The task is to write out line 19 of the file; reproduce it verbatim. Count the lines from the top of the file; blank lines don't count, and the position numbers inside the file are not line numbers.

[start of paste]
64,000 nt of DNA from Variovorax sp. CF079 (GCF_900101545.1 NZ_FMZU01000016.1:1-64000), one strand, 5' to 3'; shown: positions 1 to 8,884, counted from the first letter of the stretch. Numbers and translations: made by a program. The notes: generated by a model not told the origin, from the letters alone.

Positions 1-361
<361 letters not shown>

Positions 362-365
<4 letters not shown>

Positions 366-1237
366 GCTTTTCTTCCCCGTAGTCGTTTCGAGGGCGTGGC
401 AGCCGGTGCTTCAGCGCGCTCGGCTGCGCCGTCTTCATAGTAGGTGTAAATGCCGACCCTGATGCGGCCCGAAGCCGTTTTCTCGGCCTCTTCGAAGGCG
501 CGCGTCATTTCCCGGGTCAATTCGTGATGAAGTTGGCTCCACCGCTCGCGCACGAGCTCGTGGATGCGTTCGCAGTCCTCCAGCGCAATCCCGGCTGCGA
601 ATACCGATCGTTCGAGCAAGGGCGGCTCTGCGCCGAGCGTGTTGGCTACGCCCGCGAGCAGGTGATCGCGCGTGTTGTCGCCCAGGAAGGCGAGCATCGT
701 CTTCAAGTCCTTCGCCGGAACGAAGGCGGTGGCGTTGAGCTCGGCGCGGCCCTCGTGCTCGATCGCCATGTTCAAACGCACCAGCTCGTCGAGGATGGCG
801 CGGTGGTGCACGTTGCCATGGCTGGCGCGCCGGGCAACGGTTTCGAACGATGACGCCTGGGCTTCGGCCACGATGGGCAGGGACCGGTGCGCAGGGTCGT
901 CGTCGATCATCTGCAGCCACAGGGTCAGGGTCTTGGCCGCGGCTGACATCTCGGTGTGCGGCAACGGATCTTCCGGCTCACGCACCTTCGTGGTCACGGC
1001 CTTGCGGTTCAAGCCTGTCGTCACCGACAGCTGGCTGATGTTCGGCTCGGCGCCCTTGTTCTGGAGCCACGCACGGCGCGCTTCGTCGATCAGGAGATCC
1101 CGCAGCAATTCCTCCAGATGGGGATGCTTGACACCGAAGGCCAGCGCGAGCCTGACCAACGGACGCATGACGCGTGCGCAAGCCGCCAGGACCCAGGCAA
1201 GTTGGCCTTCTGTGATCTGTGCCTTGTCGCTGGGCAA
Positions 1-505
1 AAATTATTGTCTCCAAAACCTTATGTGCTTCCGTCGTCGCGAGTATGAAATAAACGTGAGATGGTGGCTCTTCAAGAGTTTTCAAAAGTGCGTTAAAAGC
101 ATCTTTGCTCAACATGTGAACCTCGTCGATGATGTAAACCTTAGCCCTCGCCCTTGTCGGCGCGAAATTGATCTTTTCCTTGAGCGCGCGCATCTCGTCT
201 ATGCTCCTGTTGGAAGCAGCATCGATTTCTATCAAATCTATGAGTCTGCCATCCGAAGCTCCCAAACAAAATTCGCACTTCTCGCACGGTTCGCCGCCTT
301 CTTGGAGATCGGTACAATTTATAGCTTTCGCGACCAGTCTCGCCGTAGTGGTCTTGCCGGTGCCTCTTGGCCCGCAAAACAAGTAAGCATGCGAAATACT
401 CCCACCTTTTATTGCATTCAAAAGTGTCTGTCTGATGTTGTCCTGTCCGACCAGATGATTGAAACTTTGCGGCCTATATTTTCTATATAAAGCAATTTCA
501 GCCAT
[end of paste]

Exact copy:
101 ATCTTTGCTCAACATGTGAACCTCGTCGATGATGTAAACCTTAGCCCTCGCCCTTGTCGGCGCGAAATTGATCTTTTCCTTGAGCGCGCGCATCTCGTCT